Andrew Solomon looks at Honey Maid’s new radical ad campaign and how the company responded to the negative reactions it sparked.
For a long time, prejudice made a certain business sense. You could argue that it was immoral or wrong; others insisted that it was moral and godly. But there was little dispute about the business piece of it. Bill Clinton liked gay people, but he signed the Defense of Marriage Act nonetheless. Karl Rove knew it was smart to put all those anti-gay-marriage initiatives on the ballot. Coors beer could advertise in gay magazines while funding anti-gay interests and keeping any hint of the “non-traditional” out of the ads it ran for general audiences. The regressive side in the so-called culture wars was presumed to include a majority of American consumers; businesses, worried about their image, tended to defer to them.
Now, Honey Maid, that old-fashioned brand of graham crackers, has launched an ad that shows, in the most radical and moving way of any national campaign so far, how much that has changed. It shows a two-dad family, a rocker family, a single dad, an interracial family, a military family. The two-dad household is featured at some length; you cannot be distracted away from it. Most striking is the tagline of the ad: “No matter how things change, what makes us wholesome never will. Honey Maid. Everyday wholesome snacks for every wholesome family. This is wholesome.” The ad is deeply heartwarming—not simply because it shows diversity (which other companies have done) but because it labels these families with the word “wholesome,” which is exactly the kind of word that tends to get claimed by the evangelical right. People have long suggested that the new structures of the American family are “unwholesome” as a way of rationalizing intolerance. The idea of what is “against nature” has been central to messages of prejudice about both interracial relationships and homosexuality.
Honey Maid knew its ad would provoke controversy, and it did. So the company has made a follow-up spot that has been released on social media. “On March 10th, 2014, Honey Maid launched ‘This is wholesome,’ a commercial that celebrates all families,” the online short proclaims. “Some people didn’t agree with our message.” Viewers see close-ups of tweets and e-mails with remarks such as “Horrible, NOT ‘WHOLESOME,’” “DO NOT APPROVE!,” and “Disgusting!!” The title card says, “So we asked two artists to take the negative comments and turn them into something else.” We then see thirty-year-olds Linsey Burritt and Crystal Grover, who collaborate under the name INDO, taking a printout of each hateful comment and rolling it into a tube, then grouping the tubes at one end of a vast, industrial-looking space to create an assemblage that spells out “Love.” The artists appear to walk away, their work done. Then the online ad proclaims, “But the best part was all the positive messages we received. Over ten times as many.” Then we see e-mails with epithets such as “family is family” and “love the Honey Maid ad” and “this story of a beautiful family” and “most beautiful thing.” The entire room fills up with tubes made from these messages. Finally, we are told, “Proving that only one thing really matters when it comes to family … ,” and then we see the word “love” embraced by a roomful of paper tubes. The pacing of the spot is impeccable: the first half turns hatred into love, and the second half provides evidence of love itself. In its first day online, it garnered more than 1.5 million views.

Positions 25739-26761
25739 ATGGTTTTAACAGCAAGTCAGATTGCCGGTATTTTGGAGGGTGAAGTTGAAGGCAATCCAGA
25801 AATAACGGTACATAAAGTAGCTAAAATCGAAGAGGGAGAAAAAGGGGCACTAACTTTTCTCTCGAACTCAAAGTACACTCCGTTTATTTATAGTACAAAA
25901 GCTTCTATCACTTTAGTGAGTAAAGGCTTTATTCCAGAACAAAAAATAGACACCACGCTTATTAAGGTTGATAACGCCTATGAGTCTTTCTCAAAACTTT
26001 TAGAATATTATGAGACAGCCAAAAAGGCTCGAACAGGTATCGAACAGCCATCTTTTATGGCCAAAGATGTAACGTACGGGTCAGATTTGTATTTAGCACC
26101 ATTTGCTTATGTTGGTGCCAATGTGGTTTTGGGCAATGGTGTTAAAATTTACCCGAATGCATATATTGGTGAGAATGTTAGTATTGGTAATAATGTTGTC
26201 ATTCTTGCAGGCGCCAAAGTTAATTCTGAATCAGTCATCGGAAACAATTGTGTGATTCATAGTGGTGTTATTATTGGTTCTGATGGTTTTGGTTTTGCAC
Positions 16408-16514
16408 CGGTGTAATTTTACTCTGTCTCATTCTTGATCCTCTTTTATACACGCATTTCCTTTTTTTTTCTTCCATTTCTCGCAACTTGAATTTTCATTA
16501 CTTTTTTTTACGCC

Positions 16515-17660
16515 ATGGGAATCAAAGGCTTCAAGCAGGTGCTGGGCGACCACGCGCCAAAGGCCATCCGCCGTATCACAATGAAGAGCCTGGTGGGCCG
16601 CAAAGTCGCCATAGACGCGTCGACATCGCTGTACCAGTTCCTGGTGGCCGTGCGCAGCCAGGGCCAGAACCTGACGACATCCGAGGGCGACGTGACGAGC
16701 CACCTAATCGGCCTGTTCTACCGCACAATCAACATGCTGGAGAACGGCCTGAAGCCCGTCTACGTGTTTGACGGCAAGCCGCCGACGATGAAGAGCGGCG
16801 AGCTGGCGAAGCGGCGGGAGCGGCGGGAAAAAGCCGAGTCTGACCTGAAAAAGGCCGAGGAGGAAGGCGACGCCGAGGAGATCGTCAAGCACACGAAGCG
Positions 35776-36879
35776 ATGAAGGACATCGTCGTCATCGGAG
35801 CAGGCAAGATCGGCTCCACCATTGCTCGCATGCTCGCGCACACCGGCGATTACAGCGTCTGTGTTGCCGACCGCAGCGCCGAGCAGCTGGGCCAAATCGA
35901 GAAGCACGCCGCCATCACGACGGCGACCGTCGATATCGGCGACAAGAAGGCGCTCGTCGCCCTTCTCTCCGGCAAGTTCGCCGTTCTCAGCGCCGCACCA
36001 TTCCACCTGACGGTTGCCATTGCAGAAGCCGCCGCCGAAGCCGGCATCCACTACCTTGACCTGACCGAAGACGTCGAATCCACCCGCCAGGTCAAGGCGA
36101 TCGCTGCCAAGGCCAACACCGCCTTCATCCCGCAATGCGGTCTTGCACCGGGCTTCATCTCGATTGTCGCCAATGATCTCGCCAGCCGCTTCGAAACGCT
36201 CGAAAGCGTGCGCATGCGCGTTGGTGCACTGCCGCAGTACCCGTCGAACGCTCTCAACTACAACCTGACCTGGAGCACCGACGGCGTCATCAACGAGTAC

To arrive at the “ten times” statistic, the team used industry-standard “linguistic resource classification,” which is to say that it scanned for the frequency of words such as “excessive,” “miss,” “wrong,” “ridiculous,” “wasted,” “degrading,” “evil,” “crap,” and “ugly” versus “yay,” “best,” “love,” “happy,” “great,” “amazing,” “beautiful,” “like,” “you rock!,” and “heartwarming.” For safety, the artists read every e-mail that they used in their installation to make sure, for example, that an e-mail that said “so not beautiful” didn’t make it into the positive group.